Thursday, April 20, 2017

Cider – Hard & Sweet

In all the years I have fiddled with this blog, I have written about music from time to time, but I don’t recall ever reviewing a CD. There’s a first time for everything…

Of late I have found I can listen to certain types of music when translating as long as it’s instrumental and I’m not super familiar with it. So my work-related playlists have gravitated toward obscure Baroque composers and jazz fusion. I also recently subscribed to Apple Music, which gives you a weekly “New Music Mix” based on your stated tastes. I find its accuracy in the 70-80 percent range (by which I mean, I skip or dislike 20–30 percent of the songs any given week). 

But for all the skips and the times I've muttered "WTF, Apple Music?" it's actually not a bad feature, and it has introduced me to more than a few new artists I've come to really enjoy. To wit, about two months ago, a song from the latest CD by Japanese drummer Senri Kawaguchi (iTunes Canada link: Cider – Hard & Sweet) came up in my New Music playlist. I immediately went to listen to the full album, and I've been playing it about once a week ever since.

Kawaguchi is a young female drummer and apparently somewhat of a phenom. Finding out anything about her is a struggle because she doesn’t have much of a presence outside of Japan, and her own website is not translated. But suffice it to say that at the tender age of 20, she’s already recorded 3 solo albums and a number of others with other artists. Clearly, the kid is talented. Her earlier solo recordings are good but definitely the product of a young musician. This new CD though, is mature in every way. 

Cider – Hard & Sweet  lured me into a broader exploration of Japanese jazz fusion, which I knew little about other than a longstanding love of Hiromi Uehara. And while I have enjoyed this little escapade, I can’t say I’ve been blown away. With a few notable exceptions (Casiopea, for example), I find much of it on the tacky side or leaning too far to the pop end of the spectrum for my taste.  

But back to Kawaguchi… It's been a long time since I've enjoyed a jazz fusion album so much; everything about this CD puts me in a good mood. That said, one of my pet peeves with digital music in general and streaming services in particular is that composition and performing credits are usually few and far between. So it took some digging to learn the names of the sidemen (Philippe Saisse: piano and keys, Armand Sabal-Lecco: bass, Gumbi Ortiz: percussion). It's even harder to determine the writing credits (according to wikipedia, Saisse composed 5 of the tracks). But one thing's for sure, every track on this CD is rock solid on both the playing and writing fronts. It’s well-produced, well-balanced, and the playing just oozes joy. I can't recommend it highly enough.

Here's a little sample. The video is over-edited, but the tune is wonderful. 

Saturday, March 11, 2017

A few poems in French


L’absence de couleur dans tes yeux
me gèle, comme une montagne de glace
qui flotte au large de ma propre vie
me fige, comme un iris emprisonné
entre deux pages d’un livre
m’arrête comme un homme sans souffle
si riche en sens soit cette teinte, cette échappée.

Bleu vert

Bleu vertueux, votre virtuose m’éblouit.
Avec cette encre, je bleuis ces vers
qui tendent vers le bleu vert
comme une ancre qui descend
dans les eaux de la mer.
Et par une ablution d’inspiration
mon esprit devient ouvert.

Tuesday, January 03, 2017

Left Hand

We flop raggedyandily through the chasm, 
unconcerned with style,
intent only on piercing the black,
achieving enlightenment in any direction,
sailing across the night sky
in a moon-laden schooner.
The wake of our days disappears
in the waves, and yet onward we sail
into the night.

Thursday, February 11, 2016

Grokking humour

I'm not really into comedy and never have been. Growing up, my favourite TV shows were never sitcoms; I found (and find) the cheesy jokes and laugh tracks mind numbing. As I got older, the unstoppable steam engine of the comedy club/festival train left me standing cold and bewildered on the platform. My contemporaries would rave about hits like Seinfeld or The Simpsons, so I would watch occasionally but was never drawn into their orbit. The Tonight Show, David Letterman, John Stewart, et al.? Cute, but overall... meh.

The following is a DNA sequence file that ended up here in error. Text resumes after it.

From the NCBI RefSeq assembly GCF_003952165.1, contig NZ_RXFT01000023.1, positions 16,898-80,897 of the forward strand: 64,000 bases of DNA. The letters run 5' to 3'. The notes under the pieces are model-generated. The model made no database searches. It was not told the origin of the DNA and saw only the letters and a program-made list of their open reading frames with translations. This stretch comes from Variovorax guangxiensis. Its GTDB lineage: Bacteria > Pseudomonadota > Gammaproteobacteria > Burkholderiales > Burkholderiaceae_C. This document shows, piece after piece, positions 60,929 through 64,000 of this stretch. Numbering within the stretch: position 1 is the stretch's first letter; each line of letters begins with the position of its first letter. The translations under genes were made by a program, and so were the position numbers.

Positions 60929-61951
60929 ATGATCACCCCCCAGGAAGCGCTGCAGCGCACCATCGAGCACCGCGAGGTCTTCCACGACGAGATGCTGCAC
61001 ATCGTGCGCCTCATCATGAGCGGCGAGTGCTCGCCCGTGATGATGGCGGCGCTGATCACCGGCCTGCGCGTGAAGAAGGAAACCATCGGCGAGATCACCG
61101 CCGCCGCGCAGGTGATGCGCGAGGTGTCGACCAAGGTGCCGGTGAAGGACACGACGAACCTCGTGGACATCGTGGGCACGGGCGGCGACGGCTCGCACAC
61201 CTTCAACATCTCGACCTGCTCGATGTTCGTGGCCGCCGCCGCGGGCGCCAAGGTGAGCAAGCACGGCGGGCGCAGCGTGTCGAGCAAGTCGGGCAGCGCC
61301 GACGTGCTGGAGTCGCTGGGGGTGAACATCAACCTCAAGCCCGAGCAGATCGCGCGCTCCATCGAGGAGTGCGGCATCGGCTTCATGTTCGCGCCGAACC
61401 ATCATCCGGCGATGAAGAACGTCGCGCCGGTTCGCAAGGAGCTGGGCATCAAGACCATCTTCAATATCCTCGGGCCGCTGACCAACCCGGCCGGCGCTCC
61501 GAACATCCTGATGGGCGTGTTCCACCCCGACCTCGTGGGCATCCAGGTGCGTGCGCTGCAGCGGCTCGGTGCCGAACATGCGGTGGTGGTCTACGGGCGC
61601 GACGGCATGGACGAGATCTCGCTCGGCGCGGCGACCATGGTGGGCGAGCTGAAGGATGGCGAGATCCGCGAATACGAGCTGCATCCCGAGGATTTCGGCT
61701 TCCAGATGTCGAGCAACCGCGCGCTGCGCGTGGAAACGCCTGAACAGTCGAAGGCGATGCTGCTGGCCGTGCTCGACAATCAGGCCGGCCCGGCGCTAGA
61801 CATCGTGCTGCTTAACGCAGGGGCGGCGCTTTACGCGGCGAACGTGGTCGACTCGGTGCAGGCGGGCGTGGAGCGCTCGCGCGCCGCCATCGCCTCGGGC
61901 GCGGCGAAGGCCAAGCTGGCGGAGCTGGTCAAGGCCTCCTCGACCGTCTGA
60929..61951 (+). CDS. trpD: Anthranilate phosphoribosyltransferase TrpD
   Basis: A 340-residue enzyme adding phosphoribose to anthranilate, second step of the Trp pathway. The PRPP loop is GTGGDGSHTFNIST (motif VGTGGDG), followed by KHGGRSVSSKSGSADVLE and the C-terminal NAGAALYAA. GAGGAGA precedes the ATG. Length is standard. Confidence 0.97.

Maybe I was overly influenced by Valentine Michael Smith in Robert Heinlein's Stranger in a Strange Land, the human raised by Martians who learned that to be truly human is to laugh, but that laughter is inevitably a reaction to some kind of pain or wrongness. I was quite young and impressionable when I read the novel, and that notion has stayed with me my whole life, even if I'm not sure I really believe it.

Or maybe I'm just a Very Serious Person by nature.

So imagine my surprise when I recently found myself enjoying – on a very deep level – a comedy podcast called Judge John Hodgman. Like anyone who hasn't been living under a rock for the past decade, I'd encountered John Hodgman before; but I had never actively sought out his work. And I don't actually remember why it was that I sought out this particular podcast. I suppose it was recommended on some other podcast that I listen to.*

Suffice it to say that I'm hooked. And since I know this about myself – that I'm not a fan of comedy – I couldn't not try and tease out why, exactly, I enjoy it so much. This is what I've determined: John Hodgman is a different kind of comedian (or humorist, as he calls himself). He's kind, and self-effacing and, well, kind of serious.

The premise of Judge John Hodgman is that two "litigants" come before him with a "dispute" – usually some habit or viewpoint held by the "defendant" that the "complainant" disagrees with. They make their cases before the judge and once Hodgman has determined the facts, he makes a ruling in favour of one of the parties. On the face of it, it sounds kind of boring, but the "discovery" part of the show is peppered with funny interjections and observations by Hodgman and his "Bailiff," Jesse Thorn.

The serious side of me wants to say something like, "what makes Hodgman different is his deep understanding of the human psyche," but that sounds idiotic, even from me. Basically, he's just a sensitive guy who is able to really grok people (see what I just did there?), be funny in a gently teasing and sometimes very subtle way, and manage to not hurt anyone in the process. In fact, his judgements are usually just incredibly good advice for both parties. So not the usual comedic fare, and yet, to me, extremely funny, touching, and refreshing.

So I guess I like him because he's just like me... y'know, if I were funny, understood people, and gave good advice.